On Being Not-So-Much Hispanic

Race- ethnicity- is a weird subject- it makes people prickly, but it is not one I’m afraid to write about. I do, however, need a reason to write about it; otherwise I tend to let it fade into the background most of the time. A couple of small things have happened lately to make me think about ethnicity and how I might appear to the world- especially on paper/monitor and I felt a need to examine that.

Contrary to what one might expect from my name, from a standpoint of my genes and my upbringing, I’m all kinds of white and not a bit Hispanic. Genetically, I am Western European- British Isles, France, Germany, Switzerland and such. In person, people take me for Irish often enough, even though I have only the tiniest bit of it in my background. Socially, I grew up in a mid to upper middle class town in central New Jersey, and there was some diversity among the people there when I was a child. It increased as I grew up since our town became a desirable area for many Asians and Muslims, so I got input that said that people are people and only the details change. I am white any way you define it.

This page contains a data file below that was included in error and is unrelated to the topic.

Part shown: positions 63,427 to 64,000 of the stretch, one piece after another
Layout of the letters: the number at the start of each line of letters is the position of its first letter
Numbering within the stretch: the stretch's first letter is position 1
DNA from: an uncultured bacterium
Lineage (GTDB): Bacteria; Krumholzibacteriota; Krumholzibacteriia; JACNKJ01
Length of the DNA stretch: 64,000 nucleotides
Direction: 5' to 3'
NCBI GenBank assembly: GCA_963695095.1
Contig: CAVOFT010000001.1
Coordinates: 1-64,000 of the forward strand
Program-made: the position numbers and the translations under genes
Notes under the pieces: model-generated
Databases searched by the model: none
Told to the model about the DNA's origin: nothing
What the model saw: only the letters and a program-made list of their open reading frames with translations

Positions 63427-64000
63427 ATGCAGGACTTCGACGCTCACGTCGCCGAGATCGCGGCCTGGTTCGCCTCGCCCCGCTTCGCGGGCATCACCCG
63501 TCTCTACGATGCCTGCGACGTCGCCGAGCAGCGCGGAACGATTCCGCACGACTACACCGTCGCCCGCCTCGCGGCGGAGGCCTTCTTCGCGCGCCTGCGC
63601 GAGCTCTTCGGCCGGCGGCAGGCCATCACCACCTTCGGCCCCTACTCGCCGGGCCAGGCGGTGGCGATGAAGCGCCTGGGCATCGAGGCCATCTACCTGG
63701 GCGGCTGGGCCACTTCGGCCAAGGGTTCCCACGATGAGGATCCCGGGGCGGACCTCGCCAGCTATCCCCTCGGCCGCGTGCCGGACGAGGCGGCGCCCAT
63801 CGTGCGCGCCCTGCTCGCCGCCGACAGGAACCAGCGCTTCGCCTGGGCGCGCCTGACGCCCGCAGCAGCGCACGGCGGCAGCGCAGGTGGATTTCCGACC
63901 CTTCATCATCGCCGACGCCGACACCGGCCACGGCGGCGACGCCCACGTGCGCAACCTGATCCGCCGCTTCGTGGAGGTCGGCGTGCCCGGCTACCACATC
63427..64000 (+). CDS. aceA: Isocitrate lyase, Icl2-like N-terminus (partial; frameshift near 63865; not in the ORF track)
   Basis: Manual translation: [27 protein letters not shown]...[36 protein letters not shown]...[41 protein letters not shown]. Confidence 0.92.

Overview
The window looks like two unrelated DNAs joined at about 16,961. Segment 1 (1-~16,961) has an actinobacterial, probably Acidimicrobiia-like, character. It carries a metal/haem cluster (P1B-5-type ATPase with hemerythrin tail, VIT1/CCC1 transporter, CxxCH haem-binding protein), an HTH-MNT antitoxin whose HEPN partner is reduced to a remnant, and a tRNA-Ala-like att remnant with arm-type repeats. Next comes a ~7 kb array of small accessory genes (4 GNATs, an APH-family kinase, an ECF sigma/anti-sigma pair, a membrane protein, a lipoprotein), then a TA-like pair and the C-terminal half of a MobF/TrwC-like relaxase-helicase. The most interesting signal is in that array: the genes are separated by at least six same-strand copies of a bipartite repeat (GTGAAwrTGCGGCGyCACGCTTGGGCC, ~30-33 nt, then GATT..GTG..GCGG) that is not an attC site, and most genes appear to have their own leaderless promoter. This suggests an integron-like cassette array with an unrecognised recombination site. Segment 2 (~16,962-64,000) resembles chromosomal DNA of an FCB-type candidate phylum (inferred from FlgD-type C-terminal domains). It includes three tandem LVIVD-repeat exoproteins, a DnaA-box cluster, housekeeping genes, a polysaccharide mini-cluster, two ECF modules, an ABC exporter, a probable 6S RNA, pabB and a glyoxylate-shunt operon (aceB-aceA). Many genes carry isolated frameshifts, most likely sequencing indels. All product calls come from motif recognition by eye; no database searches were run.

My name comes from the fact that I married a man whose paternal grandfather was from Spain. Thing is, his family never seemed to self identify as Spanish/Hispanic either, so we as a couple/family don’t stress the Spanish background for our kids. My husband’s grandfather, though bi-lingual, refused to speak Spanish to anyone who spoke English- he was an American so he spoke English. That attitude was carried down to my father-in-law and then to my husband. (Dear Hubby did take Spanish in high school and college, but isn’t fluent. Our kids are learning Spanish in grammar school as a required course, and I took a couple of years in high school, as well. Nothing against Spanish, we just don’t speak it at home much.)

So, that is who I and my family are from an ethnicity point of view. Lately though, it occurs to me that we might not really come across that way at first glance- especially from afar. Here’s why:

1) Hispanic Magazine has begun sending me free issues- unsolicited. I never asked for and never paid for a subscription. I hadn’t ever heard of the magazine until I got the first complementary issue. Not that it isn’t an interesting read, but it isn’t a magazine I would have sought out unless it was for research of some kind. Why me? Why do I get free magazines? I’m guessing that somehow I got onto a mailing list of middle class Hispanics (what seems to be their demographic) because of my name. Free magazines is not a hardship and I’m not offended at getting them (that would be ridiculous), but I almost feel bad that they are spending the money to send me magazines when I’m not actually in their demographic.